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around Robin Hood's barn

A long, indirect route. A: "What took you guys so long to get here?" B: "Well, rather than just going through town, our esteemed driver took us all around Robin Hood's barn instead!"
See also: around, barn, robin

go around Robin Hood's barn

To take a long, indirect route. A: "What took you guys so long to get here?" B: "Well, rather than just going through town, our esteemed driver went around Robin Hood's barn instead!"
See also: around, barn, robin

all around Robin Hood's barn

going somewhere by an indirect route; going way out of the way [to get somewhere]; by a long and circuitous route. We had to go all around Robin Hood's barn to get to the little town.
See also: all, around, barn, robin

look under the hood

to examine the engine of a car; to check the oil, water, and other such routine items associated with the engine of a car. I finished putting gas in. I need to look under the hood. Do you want me to look under the hood, sir?
See also: hood, look

hood

1. n. a hoodlum. A couple of hoods hassled us on the street.
2. n. the neighborhood; the ghetto; any neighborhood. Back in the hood, Bob’s considered an important guy.

hood rat

n. someone who hangs around the [black] neighborhood. Sam’s just a wimpy hood rat. He never sees any action.
See also: hood, rat
References in classic literature ?
They passed through the narrow passage in the front of the house until they came to the lodger's door at the back, and there Dr Hood, with the trick of an old detective, put his shoulder sharply to the panel and burst in the door.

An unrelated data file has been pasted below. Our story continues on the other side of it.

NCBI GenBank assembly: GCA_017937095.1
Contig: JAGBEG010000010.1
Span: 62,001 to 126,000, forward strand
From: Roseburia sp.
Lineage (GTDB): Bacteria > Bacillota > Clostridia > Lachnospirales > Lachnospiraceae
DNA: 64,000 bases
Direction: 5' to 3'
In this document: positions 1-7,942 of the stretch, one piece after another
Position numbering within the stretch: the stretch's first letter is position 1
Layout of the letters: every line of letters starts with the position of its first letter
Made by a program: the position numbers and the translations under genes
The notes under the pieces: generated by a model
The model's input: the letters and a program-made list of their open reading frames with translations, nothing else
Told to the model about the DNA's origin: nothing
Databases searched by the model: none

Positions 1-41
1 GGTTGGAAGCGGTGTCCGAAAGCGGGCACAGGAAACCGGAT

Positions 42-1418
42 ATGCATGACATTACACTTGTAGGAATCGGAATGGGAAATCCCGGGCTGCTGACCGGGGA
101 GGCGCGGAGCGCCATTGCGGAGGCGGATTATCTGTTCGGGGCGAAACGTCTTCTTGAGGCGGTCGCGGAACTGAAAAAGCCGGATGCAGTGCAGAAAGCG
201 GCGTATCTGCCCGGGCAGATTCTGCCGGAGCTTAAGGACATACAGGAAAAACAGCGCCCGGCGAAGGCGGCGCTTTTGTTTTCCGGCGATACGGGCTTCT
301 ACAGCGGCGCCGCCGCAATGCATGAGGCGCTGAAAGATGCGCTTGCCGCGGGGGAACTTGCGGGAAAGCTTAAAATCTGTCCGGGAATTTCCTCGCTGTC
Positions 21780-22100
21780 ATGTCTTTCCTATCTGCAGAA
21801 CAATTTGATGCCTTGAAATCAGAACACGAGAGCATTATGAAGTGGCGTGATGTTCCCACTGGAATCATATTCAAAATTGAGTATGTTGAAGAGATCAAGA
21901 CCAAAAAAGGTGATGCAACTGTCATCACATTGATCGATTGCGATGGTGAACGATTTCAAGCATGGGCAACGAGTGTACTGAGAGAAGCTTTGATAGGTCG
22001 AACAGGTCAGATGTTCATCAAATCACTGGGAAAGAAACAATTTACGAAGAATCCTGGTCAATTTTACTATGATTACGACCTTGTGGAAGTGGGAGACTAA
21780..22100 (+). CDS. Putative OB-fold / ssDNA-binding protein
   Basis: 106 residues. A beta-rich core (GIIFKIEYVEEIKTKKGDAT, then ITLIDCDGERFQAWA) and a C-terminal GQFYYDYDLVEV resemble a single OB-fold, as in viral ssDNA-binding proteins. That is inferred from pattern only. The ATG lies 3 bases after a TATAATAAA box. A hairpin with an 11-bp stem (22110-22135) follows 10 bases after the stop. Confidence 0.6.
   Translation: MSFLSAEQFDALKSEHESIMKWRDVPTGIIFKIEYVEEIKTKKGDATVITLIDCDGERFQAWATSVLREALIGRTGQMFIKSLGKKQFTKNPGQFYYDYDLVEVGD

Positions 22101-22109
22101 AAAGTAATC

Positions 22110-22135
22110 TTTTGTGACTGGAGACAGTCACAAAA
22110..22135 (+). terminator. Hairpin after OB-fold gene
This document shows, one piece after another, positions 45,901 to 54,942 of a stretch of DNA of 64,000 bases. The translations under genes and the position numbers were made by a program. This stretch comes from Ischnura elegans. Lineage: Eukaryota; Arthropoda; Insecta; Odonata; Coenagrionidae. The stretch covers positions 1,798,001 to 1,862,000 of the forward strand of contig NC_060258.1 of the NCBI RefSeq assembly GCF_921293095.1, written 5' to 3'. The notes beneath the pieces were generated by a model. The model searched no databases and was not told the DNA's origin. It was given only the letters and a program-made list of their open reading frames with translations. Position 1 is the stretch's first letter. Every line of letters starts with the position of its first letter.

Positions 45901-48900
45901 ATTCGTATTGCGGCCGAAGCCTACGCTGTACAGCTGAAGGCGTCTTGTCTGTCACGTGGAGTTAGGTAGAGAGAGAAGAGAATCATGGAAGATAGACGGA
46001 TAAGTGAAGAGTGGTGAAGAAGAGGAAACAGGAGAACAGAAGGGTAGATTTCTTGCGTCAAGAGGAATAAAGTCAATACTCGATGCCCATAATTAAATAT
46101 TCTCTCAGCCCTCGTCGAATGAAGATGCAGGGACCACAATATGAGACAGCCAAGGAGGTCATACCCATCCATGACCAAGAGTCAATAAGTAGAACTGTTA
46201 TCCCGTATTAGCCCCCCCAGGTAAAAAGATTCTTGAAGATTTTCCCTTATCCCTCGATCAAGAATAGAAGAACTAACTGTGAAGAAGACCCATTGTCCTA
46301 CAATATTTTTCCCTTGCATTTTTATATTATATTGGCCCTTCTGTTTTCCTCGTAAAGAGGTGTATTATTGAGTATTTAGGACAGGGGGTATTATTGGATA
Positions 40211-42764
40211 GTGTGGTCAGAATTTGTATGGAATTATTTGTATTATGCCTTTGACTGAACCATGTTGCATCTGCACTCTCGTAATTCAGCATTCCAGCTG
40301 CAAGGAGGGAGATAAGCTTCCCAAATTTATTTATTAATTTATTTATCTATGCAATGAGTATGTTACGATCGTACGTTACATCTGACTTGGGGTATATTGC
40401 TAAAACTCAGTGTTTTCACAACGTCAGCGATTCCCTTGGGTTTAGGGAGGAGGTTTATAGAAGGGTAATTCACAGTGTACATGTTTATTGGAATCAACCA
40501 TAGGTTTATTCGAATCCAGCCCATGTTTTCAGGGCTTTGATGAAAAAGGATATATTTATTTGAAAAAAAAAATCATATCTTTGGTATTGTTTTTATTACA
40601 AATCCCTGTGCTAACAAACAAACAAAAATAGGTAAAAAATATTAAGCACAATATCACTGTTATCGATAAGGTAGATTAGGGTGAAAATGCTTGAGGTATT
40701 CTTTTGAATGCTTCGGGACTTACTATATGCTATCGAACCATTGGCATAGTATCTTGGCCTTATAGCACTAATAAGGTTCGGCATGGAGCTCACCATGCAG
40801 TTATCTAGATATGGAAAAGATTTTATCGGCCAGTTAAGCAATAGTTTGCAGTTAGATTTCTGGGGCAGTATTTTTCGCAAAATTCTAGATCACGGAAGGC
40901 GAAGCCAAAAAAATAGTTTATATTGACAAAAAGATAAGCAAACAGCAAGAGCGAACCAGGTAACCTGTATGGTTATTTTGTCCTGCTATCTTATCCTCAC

Dr Orion Hood paused for one instant on the doormat and drank in the whole scene of voiceless violence.
I should not advise you, Miss MacNab," said Dr Hood gravely, "to be in any hurry to fetch the police.
Dr Hood replaced the silk hat carefully on the side table, and went across to the captive.
I have looked at all the knots on Mr Todhunter," reiterated Hood quietly.
Dr Hood," he cried enthusiastically, "you are a great poet
I have no notion what you are talking about," said Dr Hood rather haughtily; "my facts are all inevitable, though necessarily incomplete.
But a hatter," protested Hood, "can get money out of his stock of new hats.
Now the Sheriff of Nottingham swore that he himself would bring this knave Robin Hood to justice, and for two reasons: first, because he wanted the two hundred pounds, and next, because the forester that Robin Hood had killed was of kin to him.
But Robin Hood lay hidden in Sherwood Forest for one year, and in that time there gathered around him many others like himself, cast out from other folk for this cause and for that.
So, in all that year, fivescore or more good stout yeomen gathered about Robin Hood, and chose him to be their leader and chief.
Up rose Robin Hood one merry morn when all the birds were singing blithely among the leaves, and up rose all his merry men, each fellow washing his head and hands in the cold brown brook that leaped laughing from stone to stone.
Then Robin Hood stepped quickly to the coverside and cut a good staff of ground oak, straight, without new, and six feet in length, and came back trimming away the tender stems from it, while the stranger waited for him, leaning upon his staff, and whistling as he gazed round about.
Then Robin Hood and all his band laughed aloud until the stranger began to grow angry.
Nay, good friend," said Robin Hood, "bottle thine anger, for the name fitteth thee well.